But as far as he is concerned, he is just getting started. He is dedicated to the great tradition of jazz drumming as conceived by men like Max Roach, Roy Haynes, Elvin Jones, Billy Higgins and Arthur Taylor.
You're considered one of the world's best jazz drummers; how does that praise sit with you?
Well, I never knew I was considered one of the worlds best drummers! It's nice to know that I have a few people around the world that appreciate my style of drumming. I am very grateful to be playing jazz drums.
To be a part of the drum family; people like Papa Jo Jones, Sonny Payne, Max Roach, Art Blakey, Philly Joe Jones, Roy Haynes, Billy Higgins, my teachers Art Taylor and Alan Dawson. Those guys are great. All I want to do is to be able to play well enough to pass on to younger players what those giants gave to me. Those guys are great. I'm still trying.
Was there a moment, event when you were a child that you knew a life behind drum kits was going to be your career?
When I was young, I played along to many records. Buddy Rich. Count Basie (with Sonny Payne). Maynard Ferguson. Then Miles Davis with Tony Williams. That changed my drumming life. I never, ever thought about a career in music. And I never thought about a life without music.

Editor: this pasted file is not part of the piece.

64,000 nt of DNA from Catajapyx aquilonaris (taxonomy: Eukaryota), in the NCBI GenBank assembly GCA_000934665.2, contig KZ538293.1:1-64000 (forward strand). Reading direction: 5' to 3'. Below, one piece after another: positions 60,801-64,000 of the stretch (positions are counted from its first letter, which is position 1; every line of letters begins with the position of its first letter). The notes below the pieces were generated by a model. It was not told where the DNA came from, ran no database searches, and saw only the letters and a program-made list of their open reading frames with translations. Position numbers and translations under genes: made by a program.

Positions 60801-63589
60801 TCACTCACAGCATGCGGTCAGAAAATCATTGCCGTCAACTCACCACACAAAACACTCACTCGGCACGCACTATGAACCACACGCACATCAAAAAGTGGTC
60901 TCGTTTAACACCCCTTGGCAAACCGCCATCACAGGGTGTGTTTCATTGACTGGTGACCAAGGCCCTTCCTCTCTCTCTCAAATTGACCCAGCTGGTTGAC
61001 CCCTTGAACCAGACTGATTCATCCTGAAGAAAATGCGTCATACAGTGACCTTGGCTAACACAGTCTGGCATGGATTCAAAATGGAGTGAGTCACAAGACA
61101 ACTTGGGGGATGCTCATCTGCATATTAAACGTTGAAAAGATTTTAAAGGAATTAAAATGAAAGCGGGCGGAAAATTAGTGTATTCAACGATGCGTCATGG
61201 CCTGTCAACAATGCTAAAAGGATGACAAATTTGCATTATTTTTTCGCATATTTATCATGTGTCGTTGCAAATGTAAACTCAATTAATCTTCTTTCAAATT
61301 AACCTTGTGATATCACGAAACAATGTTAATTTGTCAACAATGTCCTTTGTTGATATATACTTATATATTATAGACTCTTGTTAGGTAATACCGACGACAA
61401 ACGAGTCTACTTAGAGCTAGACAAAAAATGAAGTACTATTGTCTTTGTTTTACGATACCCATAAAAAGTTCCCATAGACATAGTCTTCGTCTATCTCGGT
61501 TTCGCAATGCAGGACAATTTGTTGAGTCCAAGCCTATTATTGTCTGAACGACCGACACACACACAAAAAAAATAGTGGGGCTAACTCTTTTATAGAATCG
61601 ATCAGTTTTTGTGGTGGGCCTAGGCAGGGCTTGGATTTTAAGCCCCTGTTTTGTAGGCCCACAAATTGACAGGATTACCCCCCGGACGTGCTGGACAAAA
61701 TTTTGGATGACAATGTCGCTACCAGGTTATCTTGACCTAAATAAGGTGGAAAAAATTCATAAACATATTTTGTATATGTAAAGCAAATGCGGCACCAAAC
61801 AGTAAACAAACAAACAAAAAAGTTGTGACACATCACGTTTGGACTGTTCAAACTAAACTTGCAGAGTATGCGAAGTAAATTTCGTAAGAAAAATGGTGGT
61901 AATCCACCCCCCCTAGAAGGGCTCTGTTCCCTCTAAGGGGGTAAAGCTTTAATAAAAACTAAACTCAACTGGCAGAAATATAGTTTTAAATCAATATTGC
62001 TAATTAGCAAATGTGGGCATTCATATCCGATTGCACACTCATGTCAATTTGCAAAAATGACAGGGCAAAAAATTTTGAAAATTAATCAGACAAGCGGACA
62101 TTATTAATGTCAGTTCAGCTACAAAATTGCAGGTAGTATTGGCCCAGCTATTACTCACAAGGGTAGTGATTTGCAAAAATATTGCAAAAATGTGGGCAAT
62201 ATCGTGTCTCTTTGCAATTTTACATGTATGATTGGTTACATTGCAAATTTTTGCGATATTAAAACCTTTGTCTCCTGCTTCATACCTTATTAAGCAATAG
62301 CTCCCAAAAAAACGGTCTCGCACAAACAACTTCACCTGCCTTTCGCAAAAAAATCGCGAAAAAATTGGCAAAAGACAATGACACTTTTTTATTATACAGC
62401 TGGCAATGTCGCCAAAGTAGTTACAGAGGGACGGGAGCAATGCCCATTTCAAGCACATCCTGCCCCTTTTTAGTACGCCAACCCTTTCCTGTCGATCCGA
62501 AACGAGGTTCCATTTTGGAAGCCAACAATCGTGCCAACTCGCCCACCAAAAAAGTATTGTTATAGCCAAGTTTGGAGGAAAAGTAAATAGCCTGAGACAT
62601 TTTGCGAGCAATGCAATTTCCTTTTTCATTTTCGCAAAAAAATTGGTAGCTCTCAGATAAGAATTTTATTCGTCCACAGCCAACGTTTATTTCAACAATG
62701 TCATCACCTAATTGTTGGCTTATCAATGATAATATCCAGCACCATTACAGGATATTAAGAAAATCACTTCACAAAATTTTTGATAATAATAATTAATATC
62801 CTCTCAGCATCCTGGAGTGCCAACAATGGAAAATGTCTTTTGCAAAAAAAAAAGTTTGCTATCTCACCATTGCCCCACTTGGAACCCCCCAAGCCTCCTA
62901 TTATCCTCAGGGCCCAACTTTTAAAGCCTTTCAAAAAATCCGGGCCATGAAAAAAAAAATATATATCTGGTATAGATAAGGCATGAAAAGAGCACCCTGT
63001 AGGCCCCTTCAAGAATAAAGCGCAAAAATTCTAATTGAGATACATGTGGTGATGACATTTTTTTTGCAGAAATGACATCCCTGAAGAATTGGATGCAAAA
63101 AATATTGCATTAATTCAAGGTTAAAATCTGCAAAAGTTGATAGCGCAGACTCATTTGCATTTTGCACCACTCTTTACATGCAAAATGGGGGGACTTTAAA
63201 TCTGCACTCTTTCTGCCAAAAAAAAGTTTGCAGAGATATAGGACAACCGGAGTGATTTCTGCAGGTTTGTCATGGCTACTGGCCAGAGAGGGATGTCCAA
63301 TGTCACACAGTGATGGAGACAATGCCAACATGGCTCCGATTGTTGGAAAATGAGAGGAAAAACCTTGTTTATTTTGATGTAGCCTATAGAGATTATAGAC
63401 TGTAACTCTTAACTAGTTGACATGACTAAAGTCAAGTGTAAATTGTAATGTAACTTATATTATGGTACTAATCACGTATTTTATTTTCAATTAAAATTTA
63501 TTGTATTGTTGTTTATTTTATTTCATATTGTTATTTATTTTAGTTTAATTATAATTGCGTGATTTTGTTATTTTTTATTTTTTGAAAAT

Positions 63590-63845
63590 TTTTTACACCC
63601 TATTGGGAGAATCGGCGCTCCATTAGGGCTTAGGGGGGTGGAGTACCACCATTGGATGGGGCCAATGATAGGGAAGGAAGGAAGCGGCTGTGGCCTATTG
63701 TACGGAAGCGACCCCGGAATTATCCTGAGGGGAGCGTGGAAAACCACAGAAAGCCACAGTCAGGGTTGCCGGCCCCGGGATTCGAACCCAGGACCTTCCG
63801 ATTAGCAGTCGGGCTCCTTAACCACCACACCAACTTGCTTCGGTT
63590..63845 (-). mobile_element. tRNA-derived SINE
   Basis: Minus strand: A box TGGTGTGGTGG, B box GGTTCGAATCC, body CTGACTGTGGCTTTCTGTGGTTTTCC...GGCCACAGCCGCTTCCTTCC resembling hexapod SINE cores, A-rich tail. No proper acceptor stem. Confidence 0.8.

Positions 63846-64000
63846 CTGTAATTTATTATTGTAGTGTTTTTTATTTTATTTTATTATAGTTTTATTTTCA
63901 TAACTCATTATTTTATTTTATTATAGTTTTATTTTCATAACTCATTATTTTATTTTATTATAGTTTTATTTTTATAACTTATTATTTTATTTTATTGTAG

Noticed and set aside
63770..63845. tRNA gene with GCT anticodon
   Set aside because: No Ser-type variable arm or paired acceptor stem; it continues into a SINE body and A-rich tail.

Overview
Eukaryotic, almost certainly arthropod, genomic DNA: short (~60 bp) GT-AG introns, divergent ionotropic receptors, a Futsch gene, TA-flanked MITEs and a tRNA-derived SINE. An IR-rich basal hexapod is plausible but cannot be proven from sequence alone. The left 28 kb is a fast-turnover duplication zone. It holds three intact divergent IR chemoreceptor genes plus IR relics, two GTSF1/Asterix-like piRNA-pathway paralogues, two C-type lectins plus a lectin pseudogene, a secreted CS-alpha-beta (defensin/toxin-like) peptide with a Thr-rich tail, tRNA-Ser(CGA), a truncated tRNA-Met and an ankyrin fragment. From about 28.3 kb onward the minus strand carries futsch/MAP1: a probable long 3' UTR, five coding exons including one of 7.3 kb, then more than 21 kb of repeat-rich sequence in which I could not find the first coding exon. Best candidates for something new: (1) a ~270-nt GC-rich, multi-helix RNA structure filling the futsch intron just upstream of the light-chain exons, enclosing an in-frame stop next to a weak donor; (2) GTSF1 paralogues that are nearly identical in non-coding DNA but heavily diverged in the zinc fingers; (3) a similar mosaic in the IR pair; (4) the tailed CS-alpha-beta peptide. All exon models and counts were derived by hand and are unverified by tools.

Playing jazz is a party for me. Happy, joyous and free. There is no better feeling than swinging and in a club full of people.
You're headed to Australia for several live shows as well as a couple of drum workshops… what can people expect?
I have been doing more workshops in the last few years. And I have developed a little concept that involves three parts. A. Jazz language. Learning tunes. Art Taylor told me to learn Bud Powell's music. That's jazz language. Phrasing: How to swing on the drums like Bud and Charlie Parker. B. Time. How to play the ride cymbal. How to play good solid time. Everything is meaningless if you have bad time. Slow. Medium fast. It don't mean a thing! C. Rudiments. Hands. Sound. To have the ability to execute what you are hearing. Everybody wants to see what kind of hands you got.
Your Quartet played an east-coast tour of Australia last year; how was that experience?
Incredible. Amazing. And I'm not just saying that. Every single gig was more crowded than we thought. The reaction to the group was way more enthusiastic than any other place I have even been. Everything was beyond what we thought it would be. Brendan (Clarke, JMI Live teacher/ bassist) and I thought we were living a dream. It was one of the most exciting tours ever.
You're playing more shows this time; can we expect you to become a regular visitor of Australia?
I love Australia. And I love the people there. Especially the musicians. I love Brendan. I love my Chicago friend John Harkins. And I love Dale Barlow. I want to be like him one day. I would love to be here every year. Twice a year, so I can bring my family also. They want to see kangaroos and the outback.
For those folks unacquainted with jazz or only have stale stereotypes as an understanding of the genre, why is jazz music still relevant in the 21st Century?
Jazz is relevant today because of the artists who play jazz at a high level are making sure it stays relevant. This is soul music. This is spiritual music. This is very, very intelligent music.